All of the on-prem stuff is being organized “under” SSRS.  Yep, SQL Server Reporting Services is being positioned as the Mother Ship for all of the on-prem investments.  As in, if you want on-prem Power BI Desktop publishing, or Web Excel, or Datazen, you need to install an SSRS server (as opposed to, say, Microsoft’s Hot New On-Prem BI Server, which is what *I* was expecting them to do).

As a technical detail, fine, OK.  But as a description…  look, Power BI Desktop publishing, on-premises, can only be sensibly described as “Power BI On-Prem.”  In any conversation with customers, that’s what we’re going to be calling it.  Calling it “SSRS Interactive,” as it’s described in the blog post, would be super, super opaque and I can’t imagine anyone in the real world responding well to it.

And isn’t SSRS a pretty non-sexy vehicle?  I mean, it’s been around forever, it correctly has a reputation as Yesterday’s Static Report Server, and it’s lost whatever “coolness” it once had in customers’ minds.  Why would we “stamp” all the Brand New Hotness as if it were yesterday’s old news?  If I want people to be properly excited about the new on-prem server, I’m going to (truthfully) tell them that it’s not SSRS, but instead Microsoft’s Next-Gen On-Prem BI Server.  Web Excel, Power BI, and Datazen have nothing to do with SSRS.  Why associate them like this.  (Yes, I get it, SSRS has a huge install base, so there is that as an advantage.  But install base is a very different thing from mind share and perception, and I suspect this branding will backfire significantly.)

image

New Official Names for Things We Already Understand?  Weird if so.

While we’re at it, they’re calling Datazen “Mobile,” and NOT using that word to describe Power BI (which they are calling Interactive), which seems to imply that Power BI is NOT mobile (wrong) and that Datazen is not interactive (also wrong).  This makes me wonder if these descriptors (Mobile, Interactive) are truly going to be official terms in the released product, or if they’re just part of this blog post roadmap thingy (boy I hope it’s the latter, cuz it’s all just super confusing – we didn’t need new adjectives for these things – adding a new description doesn’t magically converge and rationalize the many different offerings, it merely makes a decent story look murky).

Instead, I would have hoped that, by now, we wouldn’t be talking about Datazen and PBI as separate techs anymore.  Tell us a story where beautiful, interactive, mobile visuals are all going to be one thing.  I’m sure that’s the eventual plan (right, Microsoft?) but it’s non-ideal that we’re heading into a major release and still distinguishing them.  If I am about to get on-prem PBI, why do I need Datazen anymore?

Other Questions

I still don’t get the MS obsession with Hybrid mode.  As in, a BI platform that simultaneously has one foot in the cloud and one foot on-premises.  It’s one thing to have a mixture of on-prem and cloud data sources.  But why would I want my UI layer in the cloud (on PowerBI.com) and my data engines on-prem (on SSAS/Power Pivot servers that I maintain)?  Seems like a whole bunch of extra network roundtrips to me (slow), as well as additional configuration requirements (and failure points) in the form of gateways.  Not to mention, it STILL is likely to trigger enterprise customers’ “anti-cloud” immune systems.  (That’s been my experience so far anyway).  Seriously, if I’m wrong about this, please tell me, I actually DO want to understand better.  As it stands, I see Hybrid as not terribly practical, and the sooner MS internalizes this (or I discover why I am wrong), the better.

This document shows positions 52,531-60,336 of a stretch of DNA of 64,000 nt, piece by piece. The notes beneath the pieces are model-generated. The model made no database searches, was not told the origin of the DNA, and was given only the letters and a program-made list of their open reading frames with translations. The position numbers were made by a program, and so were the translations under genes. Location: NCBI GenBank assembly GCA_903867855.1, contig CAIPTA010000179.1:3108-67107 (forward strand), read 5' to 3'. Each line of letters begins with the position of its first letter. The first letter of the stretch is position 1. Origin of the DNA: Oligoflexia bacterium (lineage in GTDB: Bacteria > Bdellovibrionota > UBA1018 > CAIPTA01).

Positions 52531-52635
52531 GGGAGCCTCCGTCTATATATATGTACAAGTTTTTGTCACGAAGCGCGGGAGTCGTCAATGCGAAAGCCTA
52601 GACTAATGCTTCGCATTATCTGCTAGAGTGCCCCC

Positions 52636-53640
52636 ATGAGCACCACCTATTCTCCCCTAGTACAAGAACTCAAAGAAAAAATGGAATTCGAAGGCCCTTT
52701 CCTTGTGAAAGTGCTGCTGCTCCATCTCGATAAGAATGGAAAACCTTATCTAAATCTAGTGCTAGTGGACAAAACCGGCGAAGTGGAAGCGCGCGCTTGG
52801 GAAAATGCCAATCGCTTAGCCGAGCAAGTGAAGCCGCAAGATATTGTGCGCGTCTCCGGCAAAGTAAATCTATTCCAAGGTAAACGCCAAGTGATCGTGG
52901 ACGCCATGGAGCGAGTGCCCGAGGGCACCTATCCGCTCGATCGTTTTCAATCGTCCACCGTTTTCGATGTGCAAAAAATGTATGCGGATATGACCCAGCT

But hey, we’ve got an on-prem answer on the way!  If the above sounds cynical, well no worries, because MS is already solving that problem by giving us a full on-prem version.  As they should be.  And our larger clients will love this.  They will deploy lots of it.

Right?  Right?  It’s a FULL on-prem version.  100% parity with the cloud version, and vice versa.  That was hinted at in the blog post with words like “harmonize” and “align,” but it’s such a simple thing to say, and they danced around it rather than keeping it simple, which worries me a touch.

Hey, Rome wasn’t built in a day, I know they can’t deliver parity overnight.  It takes time.  And I also understand that the cloud versions will always be “fresher” than on-prem, because it’s just so much easier to release new code to the cloud.  But it’s such a simple thing.  It’s what EVERYONE expects:  the cloud and the on-prem servers are the same thing, with the same features, capabilities, and behaviors.  Why fight the way humans work and think.  Why swim upstream against that current.  Just tell us that perfect parity is an explicit goal, and that the on-prem thing isn’t intended as a stopgap.